I am certainly missing my great mates from school, when you are with someone almost everyday and sometimes also nights and mornings it effects friendship. I am missing that.

You can check more of Martina’s work on her facebook: https://www.facebook.com/pages/Martina-%C5%BD%C3%ADlov%C3%A1/358295284321547?fref=ts

You cannot usually connect performance with ceramics and especially not with pottery.  But Adam Železný pointed to new opportunities in his work and proved that something like that is possible. He created a project called The Blast, what is showing a set of ceramics bowls that are shaped by a shockwave induced by controlled detonation. There is also a video describing the process of detonation what you can watch here:

http://vimeo.com/99143495

adam zelezny - the blast

Adam Železný – The Blast

adam zelezny - the blast

Adam Železný – The Blast

As we spoke about the link with contemporary art we can maybe also see a teeny tiny connection between Marlene Huissoud’s collection From Insect and the famous Damien Hirst Leukemia. Marlen is a winner of the product part of the Diploma Selection. Her work is not based on ceramics but on black PROPOLIS what on the first sight seems to be a glass material or same kind of ceramics with a black glaze, but it is a biodegradable resin that honey bees collect from different trees and use as a sealant for unwanted open spaces in the beehive. Its colour depends of botanical sources. Vases are shaped by blowing the propolis using the same basic technique as with glass. For some it was extremely attractive project for others just wasting of propolis what is quite rare in nature. Marlen graduated at Central St. Martins University of Arts London and you can make your own opinion here: http://www.marlene-huissoud.com/from-insects/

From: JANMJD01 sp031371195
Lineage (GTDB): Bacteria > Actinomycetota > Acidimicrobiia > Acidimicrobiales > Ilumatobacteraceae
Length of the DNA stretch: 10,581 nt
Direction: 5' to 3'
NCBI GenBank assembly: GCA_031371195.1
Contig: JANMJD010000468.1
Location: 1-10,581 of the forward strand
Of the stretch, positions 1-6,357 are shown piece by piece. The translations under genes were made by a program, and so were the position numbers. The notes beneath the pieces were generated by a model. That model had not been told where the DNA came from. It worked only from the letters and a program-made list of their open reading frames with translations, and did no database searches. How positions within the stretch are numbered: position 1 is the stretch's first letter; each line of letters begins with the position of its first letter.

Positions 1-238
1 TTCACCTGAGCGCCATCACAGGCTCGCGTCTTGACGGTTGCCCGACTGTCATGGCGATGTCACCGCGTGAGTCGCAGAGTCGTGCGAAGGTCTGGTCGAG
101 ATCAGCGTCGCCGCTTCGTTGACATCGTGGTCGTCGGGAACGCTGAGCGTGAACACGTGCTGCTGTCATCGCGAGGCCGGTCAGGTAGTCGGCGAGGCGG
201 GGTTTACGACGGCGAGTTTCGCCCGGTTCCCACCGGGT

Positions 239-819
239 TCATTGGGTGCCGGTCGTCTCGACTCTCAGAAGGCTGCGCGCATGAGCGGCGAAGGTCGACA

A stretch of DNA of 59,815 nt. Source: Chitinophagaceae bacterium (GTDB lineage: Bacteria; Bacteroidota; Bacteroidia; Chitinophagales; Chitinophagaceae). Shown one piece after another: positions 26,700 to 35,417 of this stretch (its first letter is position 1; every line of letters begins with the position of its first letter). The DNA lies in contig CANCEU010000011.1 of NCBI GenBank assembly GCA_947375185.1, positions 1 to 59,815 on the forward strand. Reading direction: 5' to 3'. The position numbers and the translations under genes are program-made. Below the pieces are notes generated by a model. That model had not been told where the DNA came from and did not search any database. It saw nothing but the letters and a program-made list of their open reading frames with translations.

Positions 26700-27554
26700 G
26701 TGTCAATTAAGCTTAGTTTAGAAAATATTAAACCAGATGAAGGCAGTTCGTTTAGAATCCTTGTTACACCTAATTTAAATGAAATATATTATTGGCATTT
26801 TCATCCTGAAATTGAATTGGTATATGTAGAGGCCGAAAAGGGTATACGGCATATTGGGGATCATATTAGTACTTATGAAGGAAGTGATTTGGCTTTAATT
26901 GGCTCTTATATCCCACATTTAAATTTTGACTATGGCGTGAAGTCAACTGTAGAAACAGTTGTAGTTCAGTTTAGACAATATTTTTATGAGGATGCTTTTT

7. marlene huissoud - from insects 2

Marlene Huissoud – From Insects

So we can say that pottery is just the ceramic act of making pottery wares, but as we see it can be also a medium for today’s communication respecting the fact that some of its principles survived millenniums. Even as young children, we were each able to recognize what a bowl, cup or vase was. It was much earlier than someone having to ‘explain’ to us what art, design or pottery is. So it is extremely positive that those three authors forgot about some stereotypes and experimented, showing the importance of  process itself in their projects.